I've been reading a lot from both popular press and scientific publications about how certain craveable foods, such as those that include sugar, fat, or a combination of both (e.g. ice cream, chocolate, and most desserts) may cause druglike responses in our brain. Animal-model research shows that when animals are given all-you-can-eat access to junk food, they can't seem to get enough of it—and they'll forgo normal activities such as exercise and sex to eat the sugar- and fat-rich foods.
Researchers at the Scripps Research Institute in La Jolla, Calif., say repeated exposure to junk foods led to diminished feel-good responses, so the animals needed more of their "food fix" to get the same response.
Sound a bit like cocaine, alcohol, or nicotine? Some say it is.
Although food addictions are much more difficult to diagnose—and there could be more emotional and behavioral issues to blame—some of us may be more susceptible to addictive-type feelings around food. Just as those with an alcohol dependency crave a change in blood alcohol level, some nutrition researchers suggest that these people may crave the changes in blood sugar that occur from eating sugary foods.
I've met many clients who claim to be seriously addicted to sweets. They feel they cannot cope on any given day without their candy, soda, or other sweet treat. According to these women, their cravings for sweets are overwhelming.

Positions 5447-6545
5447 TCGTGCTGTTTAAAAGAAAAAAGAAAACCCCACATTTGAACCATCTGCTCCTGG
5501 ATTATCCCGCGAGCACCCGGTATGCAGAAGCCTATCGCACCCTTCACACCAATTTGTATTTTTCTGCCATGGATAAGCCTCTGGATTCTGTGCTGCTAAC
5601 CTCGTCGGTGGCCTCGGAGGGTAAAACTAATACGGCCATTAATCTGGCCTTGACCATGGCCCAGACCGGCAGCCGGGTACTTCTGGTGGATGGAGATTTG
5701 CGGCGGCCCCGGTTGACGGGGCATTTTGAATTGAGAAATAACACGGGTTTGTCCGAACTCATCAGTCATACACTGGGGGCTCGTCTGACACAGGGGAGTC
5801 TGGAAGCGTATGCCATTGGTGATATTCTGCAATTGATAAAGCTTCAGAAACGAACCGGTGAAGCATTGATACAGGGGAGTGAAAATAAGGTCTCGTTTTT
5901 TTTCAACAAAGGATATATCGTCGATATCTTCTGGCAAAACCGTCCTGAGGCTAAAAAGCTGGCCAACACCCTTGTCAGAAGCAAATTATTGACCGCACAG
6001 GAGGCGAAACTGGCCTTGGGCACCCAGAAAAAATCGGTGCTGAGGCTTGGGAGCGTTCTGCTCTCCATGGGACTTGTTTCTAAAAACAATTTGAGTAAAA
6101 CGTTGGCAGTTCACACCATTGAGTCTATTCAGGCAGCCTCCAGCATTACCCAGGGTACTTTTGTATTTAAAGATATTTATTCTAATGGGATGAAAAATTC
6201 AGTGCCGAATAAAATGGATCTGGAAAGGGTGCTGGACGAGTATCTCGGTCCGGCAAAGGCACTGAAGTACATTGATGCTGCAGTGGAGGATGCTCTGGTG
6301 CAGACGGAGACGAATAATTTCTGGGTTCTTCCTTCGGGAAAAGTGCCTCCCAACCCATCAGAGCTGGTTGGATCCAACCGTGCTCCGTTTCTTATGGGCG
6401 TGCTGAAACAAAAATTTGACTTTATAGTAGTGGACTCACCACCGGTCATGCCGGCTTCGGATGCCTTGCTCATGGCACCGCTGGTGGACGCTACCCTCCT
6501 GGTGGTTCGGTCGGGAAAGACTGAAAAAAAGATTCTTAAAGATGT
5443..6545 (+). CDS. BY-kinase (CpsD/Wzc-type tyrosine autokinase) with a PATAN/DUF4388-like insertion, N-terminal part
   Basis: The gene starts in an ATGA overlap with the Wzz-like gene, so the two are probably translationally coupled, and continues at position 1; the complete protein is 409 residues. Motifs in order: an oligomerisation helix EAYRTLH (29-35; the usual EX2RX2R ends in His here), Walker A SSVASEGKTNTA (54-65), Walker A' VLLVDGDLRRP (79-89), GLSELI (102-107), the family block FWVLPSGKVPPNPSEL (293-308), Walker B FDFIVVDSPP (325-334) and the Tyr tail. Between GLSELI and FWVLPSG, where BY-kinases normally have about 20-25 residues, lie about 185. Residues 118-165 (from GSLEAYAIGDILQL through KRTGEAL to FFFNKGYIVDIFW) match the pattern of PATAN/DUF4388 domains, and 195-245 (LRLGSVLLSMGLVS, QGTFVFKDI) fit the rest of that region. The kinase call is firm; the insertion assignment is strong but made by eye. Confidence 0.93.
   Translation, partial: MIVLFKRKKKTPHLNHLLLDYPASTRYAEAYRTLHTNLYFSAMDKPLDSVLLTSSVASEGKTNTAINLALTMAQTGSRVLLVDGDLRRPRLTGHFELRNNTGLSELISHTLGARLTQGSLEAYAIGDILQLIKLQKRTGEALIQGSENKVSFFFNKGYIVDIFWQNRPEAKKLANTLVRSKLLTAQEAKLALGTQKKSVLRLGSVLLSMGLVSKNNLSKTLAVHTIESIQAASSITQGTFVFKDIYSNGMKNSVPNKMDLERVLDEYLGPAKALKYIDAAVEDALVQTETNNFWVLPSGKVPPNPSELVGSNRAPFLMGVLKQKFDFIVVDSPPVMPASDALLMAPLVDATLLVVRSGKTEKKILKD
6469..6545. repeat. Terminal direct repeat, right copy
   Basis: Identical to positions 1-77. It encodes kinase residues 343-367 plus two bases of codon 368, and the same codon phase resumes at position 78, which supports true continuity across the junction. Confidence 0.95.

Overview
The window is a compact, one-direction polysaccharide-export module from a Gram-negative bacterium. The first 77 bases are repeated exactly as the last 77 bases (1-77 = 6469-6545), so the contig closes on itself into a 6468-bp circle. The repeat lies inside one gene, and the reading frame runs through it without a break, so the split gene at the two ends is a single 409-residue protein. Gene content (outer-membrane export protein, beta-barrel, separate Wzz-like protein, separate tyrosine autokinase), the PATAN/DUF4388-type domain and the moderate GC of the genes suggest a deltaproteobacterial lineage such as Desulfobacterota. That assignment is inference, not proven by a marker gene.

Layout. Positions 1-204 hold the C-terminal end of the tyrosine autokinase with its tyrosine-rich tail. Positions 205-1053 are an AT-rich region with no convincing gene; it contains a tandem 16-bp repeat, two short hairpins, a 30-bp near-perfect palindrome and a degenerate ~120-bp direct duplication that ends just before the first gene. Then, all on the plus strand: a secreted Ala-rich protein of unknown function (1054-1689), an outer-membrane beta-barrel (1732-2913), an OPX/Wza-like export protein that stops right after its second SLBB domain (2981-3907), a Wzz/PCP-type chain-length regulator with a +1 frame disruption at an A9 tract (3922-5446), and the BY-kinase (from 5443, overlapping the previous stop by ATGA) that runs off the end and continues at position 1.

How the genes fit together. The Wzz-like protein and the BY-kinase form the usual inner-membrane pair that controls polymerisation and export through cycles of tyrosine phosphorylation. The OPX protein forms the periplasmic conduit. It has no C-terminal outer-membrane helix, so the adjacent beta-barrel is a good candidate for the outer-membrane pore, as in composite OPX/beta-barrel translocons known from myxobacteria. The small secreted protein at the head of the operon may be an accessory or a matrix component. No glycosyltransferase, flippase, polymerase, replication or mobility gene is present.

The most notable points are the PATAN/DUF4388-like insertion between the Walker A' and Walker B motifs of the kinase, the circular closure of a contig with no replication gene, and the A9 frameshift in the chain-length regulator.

I often feel like I have issues with sweets because I can barely get down the candy aisle of my supermarket without "sampling" the gummy peaches or Jelly Bellies. If you can relate to the notion of being "addicted" to sweets or a particular trigger food or beverage, you're not alone. Here are three ways to deal with it.
Eat a protein-rich breakfast
Research shows that protein at breakfast may help reduce cravings later in the day, compared to eating a carbohydrate-rich option for your first meal.
Keep a food log
It should include how you're feeling before and after you eat. This will help you indentify if there are some emotional issues that drive you to the problematic food. If you pinpoint the emotional driver, you can then work on alternative ways to deal with your emotions.
Indulge the right way
When you do eat sweets, make sure they’re enjoyed at the end of a well-balanced meal because the protein, fiber, and fat in other foods will help minimize the blood-sugar boost from the sweets. Keep trigger foods out of your home and office to try to minimize your exposure.